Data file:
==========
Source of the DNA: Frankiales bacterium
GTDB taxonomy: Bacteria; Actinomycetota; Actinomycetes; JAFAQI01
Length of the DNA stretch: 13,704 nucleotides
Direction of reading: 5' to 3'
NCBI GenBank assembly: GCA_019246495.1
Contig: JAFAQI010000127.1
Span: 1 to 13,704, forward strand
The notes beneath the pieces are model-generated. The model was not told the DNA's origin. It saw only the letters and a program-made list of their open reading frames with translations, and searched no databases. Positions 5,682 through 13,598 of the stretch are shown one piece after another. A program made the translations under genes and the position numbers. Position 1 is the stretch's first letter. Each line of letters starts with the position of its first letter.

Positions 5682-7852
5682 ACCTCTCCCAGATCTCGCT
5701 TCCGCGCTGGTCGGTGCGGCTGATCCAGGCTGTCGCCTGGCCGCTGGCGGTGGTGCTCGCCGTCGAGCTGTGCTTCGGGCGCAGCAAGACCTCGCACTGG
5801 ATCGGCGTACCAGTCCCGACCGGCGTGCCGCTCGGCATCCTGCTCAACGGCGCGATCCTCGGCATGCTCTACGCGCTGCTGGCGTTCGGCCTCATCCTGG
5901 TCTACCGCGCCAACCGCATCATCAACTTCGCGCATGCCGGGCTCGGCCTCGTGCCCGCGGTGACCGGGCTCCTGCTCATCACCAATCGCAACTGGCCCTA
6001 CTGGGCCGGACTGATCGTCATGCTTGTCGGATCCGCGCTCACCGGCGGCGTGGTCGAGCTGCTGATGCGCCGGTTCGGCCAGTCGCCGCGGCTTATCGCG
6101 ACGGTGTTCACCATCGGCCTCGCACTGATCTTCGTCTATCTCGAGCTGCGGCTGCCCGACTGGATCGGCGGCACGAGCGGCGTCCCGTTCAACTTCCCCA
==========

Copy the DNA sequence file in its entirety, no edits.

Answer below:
Source of the DNA: Frankiales bacterium
GTDB taxonomy: Bacteria; Actinomycetota; Actinomycetes; JAFAQI01
Length of the DNA stretch: 13,704 nucleotides
Direction of reading: 5' to 3'
NCBI GenBank assembly: GCA_019246495.1
Contig: JAFAQI010000127.1
Span: 1 to 13,704, forward strand
The notes beneath the pieces are model-generated. The model was not told the DNA's origin. It saw only the letters and a program-made list of their open reading frames with translations, and searched no databases. Positions 5,682 through 13,598 of the stretch are shown one piece after another. A program made the translations under genes and the position numbers. Position 1 is the stretch's first letter. Each line of letters starts with the position of its first letter.

Positions 5682-7852
5682 ACCTCTCCCAGATCTCGCT
5701 TCCGCGCTGGTCGGTGCGGCTGATCCAGGCTGTCGCCTGGCCGCTGGCGGTGGTGCTCGCCGTCGAGCTGTGCTTCGGGCGCAGCAAGACCTCGCACTGG
5801 ATCGGCGTACCAGTCCCGACCGGCGTGCCGCTCGGCATCCTGCTCAACGGCGCGATCCTCGGCATGCTCTACGCGCTGCTGGCGTTCGGCCTCATCCTGG
5901 TCTACCGCGCCAACCGCATCATCAACTTCGCGCATGCCGGGCTCGGCCTCGTGCCCGCGGTGACCGGGCTCCTGCTCATCACCAATCGCAACTGGCCCTA
6001 CTGGGCCGGACTGATCGTCATGCTTGTCGGATCCGCGCTCACCGGCGGCGTGGTCGAGCTGCTGATGCGCCGGTTCGGCCAGTCGCCGCGGCTTATCGCG
6101 ACGGTGTTCACCATCGGCCTCGCACTGATCTTCGTCTATCTCGAGCTGCGGCTGCCCGACTGGATCGGCGGCACGAGCGGCGTCCCGTTCAACTTCCCCA